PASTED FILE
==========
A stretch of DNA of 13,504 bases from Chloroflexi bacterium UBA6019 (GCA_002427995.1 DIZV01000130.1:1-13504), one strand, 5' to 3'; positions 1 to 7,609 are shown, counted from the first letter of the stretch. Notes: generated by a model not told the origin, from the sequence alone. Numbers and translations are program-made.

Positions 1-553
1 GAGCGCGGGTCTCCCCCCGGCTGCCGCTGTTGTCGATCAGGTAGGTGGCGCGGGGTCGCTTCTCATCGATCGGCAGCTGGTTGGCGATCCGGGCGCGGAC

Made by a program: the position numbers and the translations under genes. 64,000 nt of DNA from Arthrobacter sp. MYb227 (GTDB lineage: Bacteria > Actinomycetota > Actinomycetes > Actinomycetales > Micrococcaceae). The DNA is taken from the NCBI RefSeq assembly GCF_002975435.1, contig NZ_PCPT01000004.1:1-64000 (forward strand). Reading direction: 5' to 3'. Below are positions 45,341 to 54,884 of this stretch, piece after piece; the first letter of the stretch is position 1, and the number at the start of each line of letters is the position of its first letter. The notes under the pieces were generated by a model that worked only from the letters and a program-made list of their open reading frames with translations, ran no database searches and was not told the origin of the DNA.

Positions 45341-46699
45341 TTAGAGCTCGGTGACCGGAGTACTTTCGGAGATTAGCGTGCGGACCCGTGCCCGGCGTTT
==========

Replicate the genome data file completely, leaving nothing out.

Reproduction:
A stretch of DNA of 13,504 bases from Chloroflexi bacterium UBA6019 (GCA_002427995.1 DIZV01000130.1:1-13504), one strand, 5' to 3'; positions 1 to 7,609 are shown, counted from the first letter of the stretch. Notes: generated by a model not told the origin, from the sequence alone. Numbers and translations are program-made.

Positions 1-553
1 GAGCGCGGGTCTCCCCCCGGCTGCCGCTGTTGTCGATCAGGTAGGTGGCGCGGGGTCGCTTCTCATCGATCGGCAGCTGGTTGGCGATCCGGGCGCGGAC

Made by a program: the position numbers and the translations under genes. 64,000 nt of DNA from Arthrobacter sp. MYb227 (GTDB lineage: Bacteria > Actinomycetota > Actinomycetes > Actinomycetales > Micrococcaceae). The DNA is taken from the NCBI RefSeq assembly GCF_002975435.1, contig NZ_PCPT01000004.1:1-64000 (forward strand). Reading direction: 5' to 3'. Below are positions 45,341 to 54,884 of this stretch, piece after piece; the first letter of the stretch is position 1, and the number at the start of each line of letters is the position of its first letter. The notes under the pieces were generated by a model that worked only from the letters and a program-made list of their open reading frames with translations, ran no database searches and was not told the origin of the DNA.

Positions 45341-46699
45341 TTAGAGCTCGGTGACCGGAGTACTTTCGGAGATTAGCGTGCGGACCCGTGCCCGGCGTTT